You ever hear the phrase "Perception is Reality"? It sounds false if you think about it literally. Obviously there is the perception of a thing and the reality of a thing. Scumbag salesman make a career out of selling something as more than what it is, they make it appear to be better. Other people are often wowed when something seems better than it looked at first appearance. Even so, the saying has a purpose. For a lot of things perception is reality. If something is perceived as being unfair, you will have to fight to prove that it is in fact fair. And if a character is perceived to be the most bad ass mofo in the game, that is how people will treat them.
A Tale of Two Characters
In an L5R game I was in there were two characters: Eiji and Gen. Eiji and Gen were almost mirror builds of each other. They were both Kakita trained bushi with solid dueling stats, iaijutsu, and kenjutsu. However, when you asked the other players in the game they would have told you that Eiji was the much better duelist and that Gen, while able to fight, was more concerned with court and talking. People were shocked to find that Gen had the exact same stats as Eiji for dueling, and vice versa for court, but the perception was there. Why? Because that is how the players played the characters.
Same Build Different Character
In one Star Wars game I'm in there is a player with a Technician character. The technician is maxed intelligence, mechanics, and computers. The character is a mad scientist, constantly making new weapons and doing science with a thought to "can I" instead of "should I" he's a great character, but perhaps not the most moral or ethical character and is responsible for untold devastation because of some of his creations.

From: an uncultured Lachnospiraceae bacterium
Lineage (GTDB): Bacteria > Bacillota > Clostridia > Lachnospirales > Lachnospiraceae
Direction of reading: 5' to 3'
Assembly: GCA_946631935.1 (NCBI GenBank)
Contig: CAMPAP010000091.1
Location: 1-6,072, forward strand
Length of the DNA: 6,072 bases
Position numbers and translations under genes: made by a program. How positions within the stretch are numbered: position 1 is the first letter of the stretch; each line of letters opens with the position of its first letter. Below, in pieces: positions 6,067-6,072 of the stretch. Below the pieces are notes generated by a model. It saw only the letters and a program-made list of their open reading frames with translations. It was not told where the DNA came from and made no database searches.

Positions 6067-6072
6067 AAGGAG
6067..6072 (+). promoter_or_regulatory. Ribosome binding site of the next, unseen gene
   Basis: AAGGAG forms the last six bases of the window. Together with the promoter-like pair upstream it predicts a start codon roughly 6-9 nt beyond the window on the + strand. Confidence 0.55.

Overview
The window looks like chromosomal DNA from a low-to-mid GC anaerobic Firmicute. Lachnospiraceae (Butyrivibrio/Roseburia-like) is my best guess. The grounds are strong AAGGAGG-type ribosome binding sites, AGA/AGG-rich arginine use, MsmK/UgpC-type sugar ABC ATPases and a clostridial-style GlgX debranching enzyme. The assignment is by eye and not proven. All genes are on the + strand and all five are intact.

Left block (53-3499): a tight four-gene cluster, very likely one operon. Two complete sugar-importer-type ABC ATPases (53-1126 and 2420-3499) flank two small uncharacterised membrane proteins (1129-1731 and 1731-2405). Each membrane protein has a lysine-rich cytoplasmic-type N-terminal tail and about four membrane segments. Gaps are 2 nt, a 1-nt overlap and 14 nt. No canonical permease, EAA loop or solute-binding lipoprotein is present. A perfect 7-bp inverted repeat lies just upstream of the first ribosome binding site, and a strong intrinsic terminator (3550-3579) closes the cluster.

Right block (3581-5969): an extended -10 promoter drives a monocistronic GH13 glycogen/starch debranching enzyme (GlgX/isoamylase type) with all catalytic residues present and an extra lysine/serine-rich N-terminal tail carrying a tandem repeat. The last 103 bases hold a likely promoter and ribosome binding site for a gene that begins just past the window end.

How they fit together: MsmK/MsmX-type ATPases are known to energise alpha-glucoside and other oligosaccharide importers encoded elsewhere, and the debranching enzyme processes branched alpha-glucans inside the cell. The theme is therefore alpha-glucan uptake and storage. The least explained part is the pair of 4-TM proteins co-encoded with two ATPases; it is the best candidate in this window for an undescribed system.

In another Star Wars game I'm in there is a player with a Technician character. The technician is maxed intelligence, mechanics, and computers. However, she is nothing like the above character. This character is a skilled mechanic and slicer, but not a mad scientist. They're just getting involved in modding weapons. They don't even want to touch explosives. They don't know the first thing about making better weapons.
Both these characters have the same mechanics, but they're totally different if only because of the scale they're happy working in.
How You Play, Not What you Play
The point of all this is that a character gets their heart and soul from how you play them, and not what you're playing. Yes, a Rogue is mechanically built towards sneaking, ambushing, and stealing. However, that doesn't mean that every Rogue is Vax'ilidan from Critical Role, Tasslehoff Burrfoot from Dragonlance, or any number of other Roguish archetypes out there. The same is true for other roles and builds too.
This is one of the reasons I often chuckle when I hear a system is "too open to allow for much diversity." The player is responsible for that. The mechanics to make the game work. Story is one thing the game can only help along, not actually do for itself.